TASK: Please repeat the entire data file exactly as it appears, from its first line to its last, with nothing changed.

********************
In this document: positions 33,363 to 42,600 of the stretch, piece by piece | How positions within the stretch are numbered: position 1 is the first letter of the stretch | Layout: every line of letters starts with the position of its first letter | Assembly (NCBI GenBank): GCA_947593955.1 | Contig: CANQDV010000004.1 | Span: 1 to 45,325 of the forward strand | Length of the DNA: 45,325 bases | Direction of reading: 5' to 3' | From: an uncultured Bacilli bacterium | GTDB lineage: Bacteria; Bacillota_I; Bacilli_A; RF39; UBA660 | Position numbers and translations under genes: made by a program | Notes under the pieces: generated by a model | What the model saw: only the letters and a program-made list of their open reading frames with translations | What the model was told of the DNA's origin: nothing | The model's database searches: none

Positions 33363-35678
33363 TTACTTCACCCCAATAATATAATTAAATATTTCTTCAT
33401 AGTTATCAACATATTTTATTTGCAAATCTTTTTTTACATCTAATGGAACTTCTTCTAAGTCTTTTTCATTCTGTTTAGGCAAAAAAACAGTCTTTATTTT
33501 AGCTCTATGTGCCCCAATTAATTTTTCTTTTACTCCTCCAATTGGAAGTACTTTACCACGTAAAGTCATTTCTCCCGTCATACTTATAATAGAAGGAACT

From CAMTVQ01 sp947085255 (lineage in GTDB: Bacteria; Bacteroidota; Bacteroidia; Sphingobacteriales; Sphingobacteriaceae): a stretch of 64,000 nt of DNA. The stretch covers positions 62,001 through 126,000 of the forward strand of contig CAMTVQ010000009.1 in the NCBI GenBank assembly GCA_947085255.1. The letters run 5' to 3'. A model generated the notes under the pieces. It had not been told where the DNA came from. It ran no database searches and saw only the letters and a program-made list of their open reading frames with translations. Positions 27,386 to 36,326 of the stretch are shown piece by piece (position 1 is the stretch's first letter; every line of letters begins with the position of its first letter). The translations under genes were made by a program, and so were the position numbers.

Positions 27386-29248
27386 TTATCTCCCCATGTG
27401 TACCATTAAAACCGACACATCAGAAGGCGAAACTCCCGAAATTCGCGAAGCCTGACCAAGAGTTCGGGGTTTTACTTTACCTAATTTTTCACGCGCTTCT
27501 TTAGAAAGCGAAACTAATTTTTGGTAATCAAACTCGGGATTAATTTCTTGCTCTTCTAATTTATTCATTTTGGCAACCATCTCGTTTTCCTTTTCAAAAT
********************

In this document: positions 33,363 to 42,600 of the stretch, piece by piece | How positions within the stretch are numbered: position 1 is the first letter of the stretch | Layout: every line of letters starts with the position of its first letter | Assembly (NCBI GenBank): GCA_947593955.1 | Contig: CANQDV010000004.1 | Span: 1 to 45,325 of the forward strand | Length of the DNA: 45,325 bases | Direction of reading: 5' to 3' | From: an uncultured Bacilli bacterium | GTDB lineage: Bacteria; Bacillota_I; Bacilli_A; RF39; UBA660 | Position numbers and translations under genes: made by a program | Notes under the pieces: generated by a model | What the model saw: only the letters and a program-made list of their open reading frames with translations | What the model was told of the DNA's origin: nothing | The model's database searches: none

Positions 33363-35678
33363 TTACTTCACCCCAATAATATAATTAAATATTTCTTCAT
33401 AGTTATCAACATATTTTATTTGCAAATCTTTTTTTACATCTAATGGAACTTCTTCTAAGTCTTTTTCATTCTGTTTAGGCAAAAAAACAGTCTTTATTTT
33501 AGCTCTATGTGCCCCAATTAATTTTTCTTTTACTCCTCCAATTGGAAGTACTTTACCACGTAAAGTCATTTCTCCCGTCATACTTATAATAGAAGGAACT

From CAMTVQ01 sp947085255 (lineage in GTDB: Bacteria; Bacteroidota; Bacteroidia; Sphingobacteriales; Sphingobacteriaceae): a stretch of 64,000 nt of DNA. The stretch covers positions 62,001 through 126,000 of the forward strand of contig CAMTVQ010000009.1 in the NCBI GenBank assembly GCA_947085255.1. The letters run 5' to 3'. A model generated the notes under the pieces. It had not been told where the DNA came from. It ran no database searches and saw only the letters and a program-made list of their open reading frames with translations. Positions 27,386 to 36,326 of the stretch are shown piece by piece (position 1 is the stretch's first letter; every line of letters begins with the position of its first letter). The translations under genes were made by a program, and so were the position numbers.

Positions 27386-29248
27386 TTATCTCCCCATGTG
27401 TACCATTAAAACCGACACATCAGAAGGCGAAACTCCCGAAATTCGCGAAGCCTGACCAAGAGTTCGGGGTTTTACTTTACCTAATTTTTCACGCGCTTCT
27501 TTAGAAAGCGAAACTAATTTTTGGTAATCAAACTCGGGATTAATTTCTTGCTCTTCTAATTTATTCATTTTGGCAACCATCTCGTTTTCCTTTTCAAAAT